Year of Publication

2015

Degree Name

Doctor of Philosophy (PhD)

Document Type

Doctoral Dissertation

College

Communication and Information

Department

Communication

First Advisor

Dr. Kevin Real

Abstract

Family caregivers encounter immense negative consequences including decreased quality of life and increased rates of morbidity and mortality that stem from physical burdens, emotional distress, depression, social isolation, and loss of financial security. Although communication is an important aspect of caregiving, communication tasks are reportedly difficult for end-of-life family caregivers. The goal of this study was to explore the variety of communication stressors experienced by end-of-life family caregivers to gain insight into the communication tasks caregivers perceive as most difficult and the reasons why.

Qualitative data was achieved through in-depth, face-to-face interviews with 40 caregivers currently providing care for a family member diagnosed with Alzheimer’s disease and related dementias (n=20; ADRD) and Glioblastoma (n=20; brain tumor [GBM]). A grounded theory approach was employed to gain insight into end-of-life family caregiver communication experiences. The results revealed that communication is perceived as a burden for end-of-life family caregivers. Not only does communication burden exist, end-of-life family caregivers experience immense tension and stress regarding a variety of relational contexts when communicating with the care recipient, others (family, friends), and clinicians. The results further revealed that communication burden stems from the caregiver’s attempt to negotiate between two opposing extremes: a desire to protect the patient and others versus a need to protect oneself. Thus, internal tension occurs when end-of-life family caregivers contemplate whether and how to engage in difficult conversations, and then again when following through. The presence of these contradictory tensions induced the emergence of barriers and therefore communication burden within various aspects of the end-of-life caregiver experience.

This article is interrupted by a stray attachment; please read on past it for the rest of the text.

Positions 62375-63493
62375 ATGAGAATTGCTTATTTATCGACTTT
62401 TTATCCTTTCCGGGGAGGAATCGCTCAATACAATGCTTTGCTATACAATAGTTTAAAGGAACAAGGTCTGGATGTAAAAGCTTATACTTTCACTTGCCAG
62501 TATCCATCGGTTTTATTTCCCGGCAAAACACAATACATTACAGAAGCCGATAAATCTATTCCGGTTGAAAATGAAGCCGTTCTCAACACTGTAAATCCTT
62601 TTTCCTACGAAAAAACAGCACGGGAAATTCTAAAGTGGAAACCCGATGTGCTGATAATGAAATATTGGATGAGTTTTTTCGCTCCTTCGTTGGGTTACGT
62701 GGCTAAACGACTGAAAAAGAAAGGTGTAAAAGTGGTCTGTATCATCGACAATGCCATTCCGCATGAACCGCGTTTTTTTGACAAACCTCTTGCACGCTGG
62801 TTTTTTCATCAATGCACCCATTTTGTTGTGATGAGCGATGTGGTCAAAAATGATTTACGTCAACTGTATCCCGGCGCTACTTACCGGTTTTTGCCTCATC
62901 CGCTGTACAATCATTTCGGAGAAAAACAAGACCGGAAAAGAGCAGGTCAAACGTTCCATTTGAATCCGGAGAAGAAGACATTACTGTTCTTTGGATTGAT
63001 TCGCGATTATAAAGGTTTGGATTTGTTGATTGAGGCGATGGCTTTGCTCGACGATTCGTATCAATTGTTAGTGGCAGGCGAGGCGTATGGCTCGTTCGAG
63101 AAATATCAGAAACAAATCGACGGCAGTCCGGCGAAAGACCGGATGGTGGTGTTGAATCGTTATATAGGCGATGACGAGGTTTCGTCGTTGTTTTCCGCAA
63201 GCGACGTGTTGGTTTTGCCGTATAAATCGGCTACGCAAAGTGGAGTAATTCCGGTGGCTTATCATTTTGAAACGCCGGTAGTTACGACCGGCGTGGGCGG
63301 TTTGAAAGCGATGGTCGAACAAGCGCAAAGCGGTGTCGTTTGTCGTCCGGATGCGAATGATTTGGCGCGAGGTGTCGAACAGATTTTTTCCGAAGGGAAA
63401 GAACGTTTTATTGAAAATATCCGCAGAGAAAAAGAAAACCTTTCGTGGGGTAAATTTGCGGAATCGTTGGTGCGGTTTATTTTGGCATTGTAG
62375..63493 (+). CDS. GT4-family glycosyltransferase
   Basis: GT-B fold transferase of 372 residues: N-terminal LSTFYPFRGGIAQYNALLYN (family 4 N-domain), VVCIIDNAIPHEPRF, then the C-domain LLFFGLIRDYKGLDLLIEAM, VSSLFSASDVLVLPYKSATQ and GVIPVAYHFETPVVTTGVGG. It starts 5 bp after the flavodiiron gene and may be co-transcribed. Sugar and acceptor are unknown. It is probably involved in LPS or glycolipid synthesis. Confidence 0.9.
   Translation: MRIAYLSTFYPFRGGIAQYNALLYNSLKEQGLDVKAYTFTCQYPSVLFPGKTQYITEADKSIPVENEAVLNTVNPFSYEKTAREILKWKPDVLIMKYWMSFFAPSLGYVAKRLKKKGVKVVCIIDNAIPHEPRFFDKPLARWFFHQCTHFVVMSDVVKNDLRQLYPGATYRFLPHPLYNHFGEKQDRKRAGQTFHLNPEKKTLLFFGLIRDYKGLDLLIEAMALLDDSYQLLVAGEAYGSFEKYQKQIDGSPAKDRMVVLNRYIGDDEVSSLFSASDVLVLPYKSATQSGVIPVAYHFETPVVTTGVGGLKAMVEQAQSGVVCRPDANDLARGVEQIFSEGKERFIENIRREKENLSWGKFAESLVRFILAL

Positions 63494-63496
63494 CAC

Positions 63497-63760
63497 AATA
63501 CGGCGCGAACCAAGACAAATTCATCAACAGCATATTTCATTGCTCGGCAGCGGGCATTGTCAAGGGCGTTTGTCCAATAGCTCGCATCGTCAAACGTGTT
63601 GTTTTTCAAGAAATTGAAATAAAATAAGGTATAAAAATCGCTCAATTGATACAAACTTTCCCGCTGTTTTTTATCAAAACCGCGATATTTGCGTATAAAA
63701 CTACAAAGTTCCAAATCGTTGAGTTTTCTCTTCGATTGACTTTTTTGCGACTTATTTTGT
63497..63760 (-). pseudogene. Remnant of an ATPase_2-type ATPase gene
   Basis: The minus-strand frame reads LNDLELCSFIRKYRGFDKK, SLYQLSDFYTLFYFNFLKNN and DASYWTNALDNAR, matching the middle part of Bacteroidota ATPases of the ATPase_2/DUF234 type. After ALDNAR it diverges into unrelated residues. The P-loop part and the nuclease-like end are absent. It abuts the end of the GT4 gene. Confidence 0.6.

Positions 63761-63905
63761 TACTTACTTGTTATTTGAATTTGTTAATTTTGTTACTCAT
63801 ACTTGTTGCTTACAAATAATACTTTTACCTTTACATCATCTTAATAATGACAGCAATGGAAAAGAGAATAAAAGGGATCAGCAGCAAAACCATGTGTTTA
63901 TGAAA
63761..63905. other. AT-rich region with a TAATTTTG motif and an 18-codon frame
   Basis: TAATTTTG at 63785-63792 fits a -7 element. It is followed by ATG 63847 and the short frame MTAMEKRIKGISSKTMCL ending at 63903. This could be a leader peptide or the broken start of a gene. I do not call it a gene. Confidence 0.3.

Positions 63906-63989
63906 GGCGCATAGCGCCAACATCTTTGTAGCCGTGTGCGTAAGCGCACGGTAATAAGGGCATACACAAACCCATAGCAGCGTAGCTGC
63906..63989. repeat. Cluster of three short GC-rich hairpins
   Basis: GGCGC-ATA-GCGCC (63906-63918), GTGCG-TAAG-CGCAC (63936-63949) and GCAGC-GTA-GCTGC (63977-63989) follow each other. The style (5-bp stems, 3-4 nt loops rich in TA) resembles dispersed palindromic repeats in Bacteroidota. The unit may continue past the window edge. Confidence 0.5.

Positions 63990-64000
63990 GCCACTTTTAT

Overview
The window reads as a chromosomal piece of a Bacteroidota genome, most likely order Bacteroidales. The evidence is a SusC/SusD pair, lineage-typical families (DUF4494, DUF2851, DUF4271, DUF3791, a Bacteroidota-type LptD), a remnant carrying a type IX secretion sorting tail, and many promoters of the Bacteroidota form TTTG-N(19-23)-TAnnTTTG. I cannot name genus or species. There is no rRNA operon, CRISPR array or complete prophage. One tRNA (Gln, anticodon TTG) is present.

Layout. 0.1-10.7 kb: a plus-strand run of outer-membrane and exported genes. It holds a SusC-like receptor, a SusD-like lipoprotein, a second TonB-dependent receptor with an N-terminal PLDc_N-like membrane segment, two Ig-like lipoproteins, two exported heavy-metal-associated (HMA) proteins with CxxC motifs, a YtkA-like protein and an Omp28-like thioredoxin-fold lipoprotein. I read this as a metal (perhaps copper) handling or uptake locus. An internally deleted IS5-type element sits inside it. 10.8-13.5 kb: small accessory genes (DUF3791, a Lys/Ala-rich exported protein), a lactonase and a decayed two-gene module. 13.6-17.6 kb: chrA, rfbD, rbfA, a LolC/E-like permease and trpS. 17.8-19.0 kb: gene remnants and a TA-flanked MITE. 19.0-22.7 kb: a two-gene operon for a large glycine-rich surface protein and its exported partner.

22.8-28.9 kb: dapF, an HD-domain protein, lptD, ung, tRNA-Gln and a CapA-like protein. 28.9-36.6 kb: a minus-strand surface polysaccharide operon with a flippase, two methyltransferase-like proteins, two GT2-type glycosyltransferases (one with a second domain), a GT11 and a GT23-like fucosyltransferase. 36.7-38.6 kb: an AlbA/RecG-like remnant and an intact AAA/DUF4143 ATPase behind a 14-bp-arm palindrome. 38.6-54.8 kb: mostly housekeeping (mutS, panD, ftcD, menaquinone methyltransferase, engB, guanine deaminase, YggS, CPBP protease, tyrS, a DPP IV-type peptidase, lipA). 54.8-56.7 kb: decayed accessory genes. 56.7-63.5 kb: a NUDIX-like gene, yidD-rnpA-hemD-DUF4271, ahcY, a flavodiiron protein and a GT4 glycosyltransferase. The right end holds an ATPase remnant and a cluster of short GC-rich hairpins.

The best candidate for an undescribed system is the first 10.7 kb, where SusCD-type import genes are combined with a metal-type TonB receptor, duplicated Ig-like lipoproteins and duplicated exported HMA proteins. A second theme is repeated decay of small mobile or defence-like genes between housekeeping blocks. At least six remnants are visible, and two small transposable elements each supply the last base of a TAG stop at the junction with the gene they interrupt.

Added insight into communication burden was achieved through a supplementary scale development study in a sample of ADRD and oncology end-of-life caregivers (N=263), which revealed communication burden as significantly associated with caregiver burden and quality of life. Implications for the advancement of interpersonal and health communication theory as well as practical tailored interventions targeting end-of-life family caregivers are discussed.

Share

COinS